The Daily Item, Sunbury, PA

Snyder County

January 22, 2013

Youths seeking Big Brothers and Big Sisters increases 33 percent

SELINSGROVE — SELINSGROVE — The number of children participating in the region’s Big Brothers Big Sisters program has risen 33 percent in the past six years, and provides the opportunity for adults to make a difference in a young person’s life, according to a 10-year volunteer.

“You’re there in a person’s life when they need the help the most,” said Steve Rheam, of McEwensville. “Sometimes, you can be nothing more than a friend. Other times, if there’s something on their mind, you’re there to listen.”

Big Brothers Big Sisters of the Central Susquehanna Valley serves children between the ages of 6 and 18 who live in Lycoming, Montour, Northumberland, Snyder and Union counties, said Peggy Reichenbach, executive director of the organization that held its eighth annual Winter Ball fundraiser — its largest yearly event — at the Watsontown Inn Saturday night.

The United Way funds about 20 percent of the organization’s $155,000 budget and the rest comes from events such as a golf marathon, the Bowl For Kids Sake event, appeal letters and a 5K race, Reichenbach said.

About 100 people were expected to attend the Winter Bowl, which raises about $15,000 to $18,000 each year, Reichenbach said.

Rheam is matched with his third “little brother,” 9-year-old James, with whom Rheam meets each Thursday.

“His grandmother tells me that he looks forward to Thursdays every week,” Rheam said. “We do a lot with model trains. He’s really interested in that. We have cars we play with ... We do some shop projects.”

In 2012, 180 children were involved in the program, Reichenbach said. Children can be referred to the program by a parent, guardian, teacher or social worker.

“The child and family are interviewed and placed on our waiting list,” she said. “Once we have a volunteer in progress who shares the same interests, hobbies, etc., we match them together.”

Adult volunteers undergo a rigorous background check that includes “a personal interview, an in-home inspection, a federal background check and we ask for three to four references, both personal and professional,” Reichenbach said.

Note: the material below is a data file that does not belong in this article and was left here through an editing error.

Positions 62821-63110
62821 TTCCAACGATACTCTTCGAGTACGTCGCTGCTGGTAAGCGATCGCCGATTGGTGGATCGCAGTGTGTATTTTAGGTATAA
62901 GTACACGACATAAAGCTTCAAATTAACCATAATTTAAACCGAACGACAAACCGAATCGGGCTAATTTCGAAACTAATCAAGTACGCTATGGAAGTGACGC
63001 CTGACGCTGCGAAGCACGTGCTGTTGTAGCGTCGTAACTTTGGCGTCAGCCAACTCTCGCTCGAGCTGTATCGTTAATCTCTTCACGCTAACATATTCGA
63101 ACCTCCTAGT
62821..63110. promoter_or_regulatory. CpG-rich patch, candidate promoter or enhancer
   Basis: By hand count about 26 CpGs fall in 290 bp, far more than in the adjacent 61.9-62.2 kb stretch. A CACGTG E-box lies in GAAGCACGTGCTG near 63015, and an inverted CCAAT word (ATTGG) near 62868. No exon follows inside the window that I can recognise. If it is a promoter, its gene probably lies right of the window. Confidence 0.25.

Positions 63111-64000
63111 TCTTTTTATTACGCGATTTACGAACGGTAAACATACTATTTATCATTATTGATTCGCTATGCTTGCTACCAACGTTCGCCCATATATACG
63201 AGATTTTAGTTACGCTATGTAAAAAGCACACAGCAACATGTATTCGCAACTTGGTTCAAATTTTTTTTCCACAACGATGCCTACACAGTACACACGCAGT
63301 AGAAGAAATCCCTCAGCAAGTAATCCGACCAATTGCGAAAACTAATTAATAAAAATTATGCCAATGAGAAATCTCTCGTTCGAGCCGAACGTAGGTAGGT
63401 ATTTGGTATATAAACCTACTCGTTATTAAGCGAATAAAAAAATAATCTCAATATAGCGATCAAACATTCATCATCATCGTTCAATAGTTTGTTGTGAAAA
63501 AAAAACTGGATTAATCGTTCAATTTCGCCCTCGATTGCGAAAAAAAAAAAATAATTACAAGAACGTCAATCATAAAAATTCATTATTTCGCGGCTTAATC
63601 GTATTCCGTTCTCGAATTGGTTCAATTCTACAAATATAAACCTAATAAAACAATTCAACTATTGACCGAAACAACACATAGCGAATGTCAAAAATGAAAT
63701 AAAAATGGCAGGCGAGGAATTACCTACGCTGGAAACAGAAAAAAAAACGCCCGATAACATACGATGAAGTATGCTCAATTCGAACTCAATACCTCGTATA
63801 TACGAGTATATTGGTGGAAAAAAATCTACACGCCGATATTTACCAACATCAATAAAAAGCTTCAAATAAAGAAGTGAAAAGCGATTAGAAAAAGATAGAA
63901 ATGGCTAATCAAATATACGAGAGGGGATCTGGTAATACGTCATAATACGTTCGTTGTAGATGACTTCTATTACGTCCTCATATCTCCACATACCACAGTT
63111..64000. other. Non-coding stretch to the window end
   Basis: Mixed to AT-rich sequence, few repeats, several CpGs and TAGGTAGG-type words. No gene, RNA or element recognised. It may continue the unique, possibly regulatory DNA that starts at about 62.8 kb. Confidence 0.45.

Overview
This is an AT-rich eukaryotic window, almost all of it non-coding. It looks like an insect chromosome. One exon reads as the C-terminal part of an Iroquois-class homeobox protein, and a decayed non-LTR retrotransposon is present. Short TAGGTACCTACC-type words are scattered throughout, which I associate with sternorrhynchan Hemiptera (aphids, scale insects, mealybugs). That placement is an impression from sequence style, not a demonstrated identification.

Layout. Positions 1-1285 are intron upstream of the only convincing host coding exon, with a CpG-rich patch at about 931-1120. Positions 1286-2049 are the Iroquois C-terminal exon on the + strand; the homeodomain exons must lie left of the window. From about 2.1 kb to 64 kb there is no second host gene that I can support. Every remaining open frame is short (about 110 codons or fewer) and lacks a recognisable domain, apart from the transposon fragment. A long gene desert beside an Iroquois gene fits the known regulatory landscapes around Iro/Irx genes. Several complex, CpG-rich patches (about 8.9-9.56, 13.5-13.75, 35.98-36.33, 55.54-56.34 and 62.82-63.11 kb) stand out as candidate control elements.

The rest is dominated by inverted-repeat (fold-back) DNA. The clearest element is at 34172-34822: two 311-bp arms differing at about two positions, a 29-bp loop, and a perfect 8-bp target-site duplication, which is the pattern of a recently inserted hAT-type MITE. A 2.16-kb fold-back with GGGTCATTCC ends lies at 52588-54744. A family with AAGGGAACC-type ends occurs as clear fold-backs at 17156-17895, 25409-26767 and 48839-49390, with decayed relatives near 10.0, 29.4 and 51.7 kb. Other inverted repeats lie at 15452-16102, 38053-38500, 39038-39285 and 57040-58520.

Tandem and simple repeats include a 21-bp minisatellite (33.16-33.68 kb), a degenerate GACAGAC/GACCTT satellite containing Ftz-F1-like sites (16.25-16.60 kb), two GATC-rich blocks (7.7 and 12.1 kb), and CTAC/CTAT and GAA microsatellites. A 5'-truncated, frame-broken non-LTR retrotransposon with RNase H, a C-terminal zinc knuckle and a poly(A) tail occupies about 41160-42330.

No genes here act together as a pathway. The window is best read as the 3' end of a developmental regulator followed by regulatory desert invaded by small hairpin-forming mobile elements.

Volunteers also agree to a variety of rules regarding interactions with their littles, including not purchasing expensive gifts, no overnight activities unless approved by the organization, not using any form of tobacco product during visits and keeping any firearms in a secured location that is inaccessible to the little.

For Rheam, a father of two grown children, it’s about what’s best for his little brother, he said.

“It’s not a matter of being a supervisor for whoever the normal custodian is,” he said. “It’s about letting them know that at least there’s one person who’s always there for them.”

Rheam occasionally hears from his other two matches, even though they’ve aged out of the organization. However, he understands that he isn’t as important in their lives as he once was.

“There comes a point in time where it’s time to move on a figure out who you are,” he said. “I told both of them, ‘I’m here if you need me, if you don’t, that’s OK.”’

The dependability that many Big Brothers and Sisters provide leads to measurable improvements in a child’s life, Reichenbach said.

“Nearly all children in our program show better academic performance, have better peer and family relationships, have increased self-esteem and have a more positive outlook on the future,” she said.

Reichenbach herself is a Big Sister to two girls — ages 16 and 17 — and is an 11-year volunteer with the program.

“I really didn’t understand how I could go out and promote the benefits of the program if I wasn’t seeing it first-hand,” she said.

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